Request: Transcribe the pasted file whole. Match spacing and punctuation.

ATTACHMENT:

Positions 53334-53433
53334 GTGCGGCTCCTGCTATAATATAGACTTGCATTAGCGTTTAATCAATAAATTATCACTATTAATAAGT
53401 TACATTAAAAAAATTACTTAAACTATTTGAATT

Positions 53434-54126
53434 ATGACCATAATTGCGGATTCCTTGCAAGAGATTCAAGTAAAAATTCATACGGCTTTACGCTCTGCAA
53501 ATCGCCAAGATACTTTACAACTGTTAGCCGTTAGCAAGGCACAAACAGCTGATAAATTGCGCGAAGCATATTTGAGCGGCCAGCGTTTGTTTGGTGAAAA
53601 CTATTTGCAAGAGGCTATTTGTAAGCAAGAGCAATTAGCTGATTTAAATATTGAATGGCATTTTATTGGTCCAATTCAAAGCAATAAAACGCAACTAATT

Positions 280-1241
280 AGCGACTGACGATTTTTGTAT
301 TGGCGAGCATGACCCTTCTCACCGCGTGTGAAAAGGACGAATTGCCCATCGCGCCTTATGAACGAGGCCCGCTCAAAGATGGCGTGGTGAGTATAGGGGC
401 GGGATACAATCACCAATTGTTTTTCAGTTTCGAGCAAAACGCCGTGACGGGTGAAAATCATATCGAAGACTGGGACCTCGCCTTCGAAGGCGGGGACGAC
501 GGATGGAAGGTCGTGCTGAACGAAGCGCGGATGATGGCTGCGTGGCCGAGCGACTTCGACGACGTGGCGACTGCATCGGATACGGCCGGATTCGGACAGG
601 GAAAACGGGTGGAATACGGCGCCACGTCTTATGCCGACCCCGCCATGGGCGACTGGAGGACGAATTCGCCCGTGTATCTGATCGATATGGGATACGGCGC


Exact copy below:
Positions 53334-53433
53334 GTGCGGCTCCTGCTATAATATAGACTTGCATTAGCGTTTAATCAATAAATTATCACTATTAATAAGT
53401 TACATTAAAAAAATTACTTAAACTATTTGAATT

Positions 53434-54126
53434 ATGACCATAATTGCGGATTCCTTGCAAGAGATTCAAGTAAAAATTCATACGGCTTTACGCTCTGCAA
53501 ATCGCCAAGATACTTTACAACTGTTAGCCGTTAGCAAGGCACAAACAGCTGATAAATTGCGCGAAGCATATTTGAGCGGCCAGCGTTTGTTTGGTGAAAA
53601 CTATTTGCAAGAGGCTATTTGTAAGCAAGAGCAATTAGCTGATTTAAATATTGAATGGCATTTTATTGGTCCAATTCAAAGCAATAAAACGCAACTAATT

Positions 280-1241
280 AGCGACTGACGATTTTTGTAT
301 TGGCGAGCATGACCCTTCTCACCGCGTGTGAAAAGGACGAATTGCCCATCGCGCCTTATGAACGAGGCCCGCTCAAAGATGGCGTGGTGAGTATAGGGGC
401 GGGATACAATCACCAATTGTTTTTCAGTTTCGAGCAAAACGCCGTGACGGGTGAAAATCATATCGAAGACTGGGACCTCGCCTTCGAAGGCGGGGACGAC
501 GGATGGAAGGTCGTGCTGAACGAAGCGCGGATGATGGCTGCGTGGCCGAGCGACTTCGACGACGTGGCGACTGCATCGGATACGGCCGGATTCGGACAGG
601 GAAAACGGGTGGAATACGGCGCCACGTCTTATGCCGACCCCGCCATGGGCGACTGGAGGACGAATTCGCCCGTGTATCTGATCGATATGGGATACGGCGC